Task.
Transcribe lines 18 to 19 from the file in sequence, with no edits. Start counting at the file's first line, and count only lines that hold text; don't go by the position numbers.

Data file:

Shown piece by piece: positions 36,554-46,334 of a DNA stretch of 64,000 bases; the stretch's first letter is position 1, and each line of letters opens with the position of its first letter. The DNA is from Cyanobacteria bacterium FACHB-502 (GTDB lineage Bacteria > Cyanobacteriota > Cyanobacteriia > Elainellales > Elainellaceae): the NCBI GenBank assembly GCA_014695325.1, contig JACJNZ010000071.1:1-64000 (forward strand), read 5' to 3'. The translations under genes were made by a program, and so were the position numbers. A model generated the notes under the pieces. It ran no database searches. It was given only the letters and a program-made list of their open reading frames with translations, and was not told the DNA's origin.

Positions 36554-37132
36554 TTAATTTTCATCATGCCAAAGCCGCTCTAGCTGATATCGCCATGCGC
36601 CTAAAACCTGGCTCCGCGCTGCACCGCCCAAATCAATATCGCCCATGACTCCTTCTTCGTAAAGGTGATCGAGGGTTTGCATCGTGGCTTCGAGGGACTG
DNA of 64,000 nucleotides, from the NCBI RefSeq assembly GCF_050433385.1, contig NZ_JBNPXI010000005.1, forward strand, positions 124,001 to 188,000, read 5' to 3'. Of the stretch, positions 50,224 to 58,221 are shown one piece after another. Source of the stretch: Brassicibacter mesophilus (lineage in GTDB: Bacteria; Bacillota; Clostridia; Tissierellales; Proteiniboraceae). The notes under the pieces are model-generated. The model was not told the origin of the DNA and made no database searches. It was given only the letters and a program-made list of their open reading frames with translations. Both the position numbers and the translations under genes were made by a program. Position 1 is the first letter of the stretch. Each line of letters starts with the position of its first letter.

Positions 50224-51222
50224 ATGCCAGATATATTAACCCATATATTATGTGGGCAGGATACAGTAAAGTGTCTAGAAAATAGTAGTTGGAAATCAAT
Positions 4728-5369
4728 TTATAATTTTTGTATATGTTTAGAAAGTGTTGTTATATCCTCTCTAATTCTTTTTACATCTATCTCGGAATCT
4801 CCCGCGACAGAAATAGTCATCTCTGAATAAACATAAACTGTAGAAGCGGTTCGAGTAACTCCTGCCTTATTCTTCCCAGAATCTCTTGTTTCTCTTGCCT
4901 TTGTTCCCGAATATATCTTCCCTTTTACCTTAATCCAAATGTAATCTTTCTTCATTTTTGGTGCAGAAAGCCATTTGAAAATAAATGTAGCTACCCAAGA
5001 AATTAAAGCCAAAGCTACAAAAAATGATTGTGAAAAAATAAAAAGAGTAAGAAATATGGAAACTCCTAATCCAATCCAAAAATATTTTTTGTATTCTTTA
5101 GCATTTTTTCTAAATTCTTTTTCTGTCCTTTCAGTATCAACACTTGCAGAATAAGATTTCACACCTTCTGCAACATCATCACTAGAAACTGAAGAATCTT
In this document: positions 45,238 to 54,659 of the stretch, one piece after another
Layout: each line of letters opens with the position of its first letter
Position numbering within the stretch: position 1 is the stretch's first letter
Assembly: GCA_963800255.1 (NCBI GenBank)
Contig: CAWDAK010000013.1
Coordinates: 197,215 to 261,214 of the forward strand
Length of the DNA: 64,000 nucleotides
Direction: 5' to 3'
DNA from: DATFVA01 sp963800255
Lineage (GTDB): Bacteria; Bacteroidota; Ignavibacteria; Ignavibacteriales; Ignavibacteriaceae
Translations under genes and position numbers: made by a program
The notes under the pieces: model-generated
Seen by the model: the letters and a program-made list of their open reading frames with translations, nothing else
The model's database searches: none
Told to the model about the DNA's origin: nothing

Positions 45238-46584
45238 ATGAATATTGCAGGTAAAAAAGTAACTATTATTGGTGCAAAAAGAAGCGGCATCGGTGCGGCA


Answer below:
Contig: CAWDAK010000013.1
Coordinates: 197,215 to 261,214 of the forward strand